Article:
Additional incoming correspondence includes condolence letters (1900-01) which were sent to Lydia Davis following her husband's death. Correspondents include missionaries and friends from China; the Massachusetts and Ohio relatives; parishioners and clergy of the Leavitt Street Congregational Church in Chicago, the church which sponsored Francis Davis; Judson Smith, D. D. (1837-1906) of the American Board; and Lydia's physician Dr. Henry S. Upson (1859-1913). Official correspondence from theU. S. State Department (1900-09) includes legal documents relating to the indemnity paid to Lydia Lord Davis in 1902. Other materials relating to the Boxer Uprising of 1900 and to Francis Davis' death include photocopies of contemporary news accounts of the killings (1900) and memorial booklets for Davis and other martyrs (1901-02). These items are housed in Series VIII, Miscellaneous Printed Materials Relating to the Shansi Mission and its Martyrs.
The professional correspondence (1902, 1920-43) of Lydia Davis contained in Series V dates from the period of Lydia's residency in Oberlin, Ohio following Francis Davis' death.(Davis' administrative correspondence as Executive Secretary, 1929-41, of the Oberlin Shansi Memorial Association is housed with the records of that organization in Record Group 15.) Letters report on her work on behalf of China carried out prior to and during her Oberlin service. Included is correspondence with several American missionary organizations: the American Board of Commissioners for Foreign Missions (1926-32), the Women's Board of Missions for the Interior (1920-31), the Commission on Missions of the National Council of Congregational Churches (1927-30), and the Kobe College Corporation (1923-31). Correspondence covers such subjects as fund-raising drives to benefit the martyrs' cemetery at Taigu and Kobe College in Japan; job opportunities with the American Board (1926-27); and plans for Lydia's public lectures on mission work in China.
The balance of the collection includes three diaries (1888-89, 1891-97, 1898-1900) of Lydia Lord Davis, which begin prior to her marriage and end with the news of Francis' death; thirty-three photographs of the Davis family and other Shansi missionaries (1889-1924, n.d.); and an album of tributes (1941) presented to Lydia Davis by O.S.M.A. on her retirement. Davis' writings, which include published and unpublished poems (n.d.), are housed in Series VII, Writings of Lydia Lord Davis, and with a later accession in Series XI. Her unpublished autobiographical account (1944), "Letters to My Grandchildren," provides biographical information not otherwise available in the collection relating to the early lives of Lydia and Francis Davis.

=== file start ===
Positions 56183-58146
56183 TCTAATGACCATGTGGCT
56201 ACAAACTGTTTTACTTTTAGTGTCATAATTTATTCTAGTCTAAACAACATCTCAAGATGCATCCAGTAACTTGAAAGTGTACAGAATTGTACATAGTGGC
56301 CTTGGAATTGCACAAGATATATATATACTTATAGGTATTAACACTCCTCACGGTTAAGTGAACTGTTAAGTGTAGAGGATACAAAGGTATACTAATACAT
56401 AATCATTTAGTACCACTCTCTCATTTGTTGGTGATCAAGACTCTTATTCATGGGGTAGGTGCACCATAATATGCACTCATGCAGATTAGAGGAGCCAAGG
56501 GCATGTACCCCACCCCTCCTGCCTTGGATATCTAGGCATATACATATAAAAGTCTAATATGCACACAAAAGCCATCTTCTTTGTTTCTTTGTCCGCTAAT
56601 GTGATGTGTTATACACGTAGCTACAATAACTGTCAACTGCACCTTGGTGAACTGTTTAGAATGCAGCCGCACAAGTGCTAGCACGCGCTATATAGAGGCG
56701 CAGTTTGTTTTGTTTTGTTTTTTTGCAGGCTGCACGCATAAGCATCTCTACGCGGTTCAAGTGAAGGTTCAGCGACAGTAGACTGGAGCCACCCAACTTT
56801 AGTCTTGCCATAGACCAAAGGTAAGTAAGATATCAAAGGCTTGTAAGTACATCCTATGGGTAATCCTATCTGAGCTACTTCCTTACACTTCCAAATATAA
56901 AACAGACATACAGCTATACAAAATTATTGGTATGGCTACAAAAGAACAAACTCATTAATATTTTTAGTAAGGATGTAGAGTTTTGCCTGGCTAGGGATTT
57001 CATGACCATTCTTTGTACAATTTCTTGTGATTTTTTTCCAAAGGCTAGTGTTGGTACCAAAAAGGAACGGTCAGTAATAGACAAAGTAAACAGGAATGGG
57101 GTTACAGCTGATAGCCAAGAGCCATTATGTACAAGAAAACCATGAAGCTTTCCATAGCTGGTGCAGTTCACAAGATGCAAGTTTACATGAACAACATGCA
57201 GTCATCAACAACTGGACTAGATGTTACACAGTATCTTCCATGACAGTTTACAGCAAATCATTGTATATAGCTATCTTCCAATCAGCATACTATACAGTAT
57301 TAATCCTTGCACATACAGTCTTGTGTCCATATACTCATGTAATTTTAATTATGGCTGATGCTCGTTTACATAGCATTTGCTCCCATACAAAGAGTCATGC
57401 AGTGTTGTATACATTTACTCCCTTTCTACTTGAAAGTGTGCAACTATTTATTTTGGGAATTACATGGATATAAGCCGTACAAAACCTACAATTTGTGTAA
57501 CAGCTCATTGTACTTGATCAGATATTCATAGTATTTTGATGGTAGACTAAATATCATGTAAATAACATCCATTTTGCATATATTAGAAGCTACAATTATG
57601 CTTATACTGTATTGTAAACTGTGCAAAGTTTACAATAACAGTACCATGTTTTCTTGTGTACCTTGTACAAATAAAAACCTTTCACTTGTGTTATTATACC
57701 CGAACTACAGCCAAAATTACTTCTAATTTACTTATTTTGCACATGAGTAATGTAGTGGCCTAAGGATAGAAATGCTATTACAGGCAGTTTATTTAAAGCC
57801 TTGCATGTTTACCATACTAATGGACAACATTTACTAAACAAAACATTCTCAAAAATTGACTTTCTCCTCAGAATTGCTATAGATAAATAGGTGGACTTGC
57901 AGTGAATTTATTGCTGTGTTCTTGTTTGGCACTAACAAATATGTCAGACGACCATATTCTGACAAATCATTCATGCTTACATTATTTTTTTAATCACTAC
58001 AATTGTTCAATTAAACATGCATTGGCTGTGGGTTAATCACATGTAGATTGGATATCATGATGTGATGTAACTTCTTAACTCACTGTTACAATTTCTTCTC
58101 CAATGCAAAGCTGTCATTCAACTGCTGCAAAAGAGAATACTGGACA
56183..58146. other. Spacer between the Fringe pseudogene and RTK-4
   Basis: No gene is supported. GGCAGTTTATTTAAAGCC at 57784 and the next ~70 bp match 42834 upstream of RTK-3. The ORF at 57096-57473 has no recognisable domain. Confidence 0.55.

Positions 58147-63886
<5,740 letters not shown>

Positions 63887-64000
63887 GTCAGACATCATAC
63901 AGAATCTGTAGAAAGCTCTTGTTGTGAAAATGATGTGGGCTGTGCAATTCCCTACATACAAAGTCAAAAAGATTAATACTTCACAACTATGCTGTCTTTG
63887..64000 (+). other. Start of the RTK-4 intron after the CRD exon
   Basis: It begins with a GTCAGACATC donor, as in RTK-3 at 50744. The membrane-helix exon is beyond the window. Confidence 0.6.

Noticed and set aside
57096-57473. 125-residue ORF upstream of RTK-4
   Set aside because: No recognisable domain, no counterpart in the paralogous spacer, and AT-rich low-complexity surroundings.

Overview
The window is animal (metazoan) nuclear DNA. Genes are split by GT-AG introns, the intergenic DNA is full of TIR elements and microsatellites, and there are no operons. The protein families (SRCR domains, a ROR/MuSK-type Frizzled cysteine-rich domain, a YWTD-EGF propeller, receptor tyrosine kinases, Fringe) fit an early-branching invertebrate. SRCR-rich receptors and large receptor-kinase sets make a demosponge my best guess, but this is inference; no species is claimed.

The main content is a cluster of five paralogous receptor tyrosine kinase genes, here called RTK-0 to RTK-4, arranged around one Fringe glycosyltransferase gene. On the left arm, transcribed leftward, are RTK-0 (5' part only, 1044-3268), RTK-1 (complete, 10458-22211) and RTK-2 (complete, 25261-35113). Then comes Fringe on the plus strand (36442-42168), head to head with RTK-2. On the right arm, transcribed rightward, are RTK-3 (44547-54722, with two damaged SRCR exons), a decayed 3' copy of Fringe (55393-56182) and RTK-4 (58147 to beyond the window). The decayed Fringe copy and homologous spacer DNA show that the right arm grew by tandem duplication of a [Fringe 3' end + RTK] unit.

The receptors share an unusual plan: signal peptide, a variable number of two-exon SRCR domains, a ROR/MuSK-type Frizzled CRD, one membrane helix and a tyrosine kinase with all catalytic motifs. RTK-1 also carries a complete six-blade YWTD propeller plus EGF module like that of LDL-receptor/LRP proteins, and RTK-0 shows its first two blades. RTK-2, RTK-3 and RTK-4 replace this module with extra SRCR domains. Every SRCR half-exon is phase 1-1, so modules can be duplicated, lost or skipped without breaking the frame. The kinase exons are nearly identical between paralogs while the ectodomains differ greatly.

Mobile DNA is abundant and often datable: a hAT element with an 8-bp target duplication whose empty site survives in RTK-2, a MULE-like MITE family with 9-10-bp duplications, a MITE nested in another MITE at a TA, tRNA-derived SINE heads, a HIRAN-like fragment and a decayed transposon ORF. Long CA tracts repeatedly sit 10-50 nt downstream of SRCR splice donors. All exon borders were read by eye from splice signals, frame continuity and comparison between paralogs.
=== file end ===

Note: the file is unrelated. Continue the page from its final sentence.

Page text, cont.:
Series I. Lord Family Correspondence, 1877-98, n.d. (2f)
Contains letters to and from the Lord family of Ravenna, Ohio. Correspondence includes six letters (1887-88) from Lydia Lord (1867-1952) to her parents, Eleazer (1823-1904) and Mary Lord (1844-1929). A letter (1885) to Eleazer Lord from one J. Ross Lee describes Lydia's progress at Normal School in Ada, Ohio. Correspondence is chronologically arranged.
Series II. Courtship Correspondence Between Lydia Lord and Francis Davis, June-August 1889 (1f)
Includes two letters written by Lydia Lord and 21 letterswritten by Francis Davis. Letters date from the six-week period following the couple's first meeting and prior to their August 14 marriage. Subjects discussed include the propriety of Lydia's attendance at Francis' ordination, their expectations of Christian marriage, and their anticipation of a life together as missionaries in China. Correspondence is chronologically arranged.
Series III. Personal Correspondence (Outgoing) of Lydia and Francis Davis, 1889-1906, 1924, n.d. .8 l.f.
Mainly includes letters sent by Lydia and Francis Davis to their friends and family in America during their eight-year stay in China (1889-97). Some letters are incomplete. Largely written by Lydia Davis, they describe daily life in abundant detail. Included also are letters written by Francis to Lydia during the Davis' furlough in the United States (1897-99); Francis' last letters to his wife prior to his murder (1899-1900); and Lydia's last letters to Francis in Shansi (May to August 1900). The series also contains a small group of letters from Lydia to her friend Mrs. Lois Pickett (1894-99, 1903-06) and one letter to her mother (1924). Correspondence is arranged alphabetically by correspondent, beginning with the joint correspondence of Francis and Lydia Davis. Thereunder, it is chronologically arranged.
Series IV. Personal Correspondence (Incoming) of Lydia and Francis Davis, 1888-1913, n.d. .8 l.f.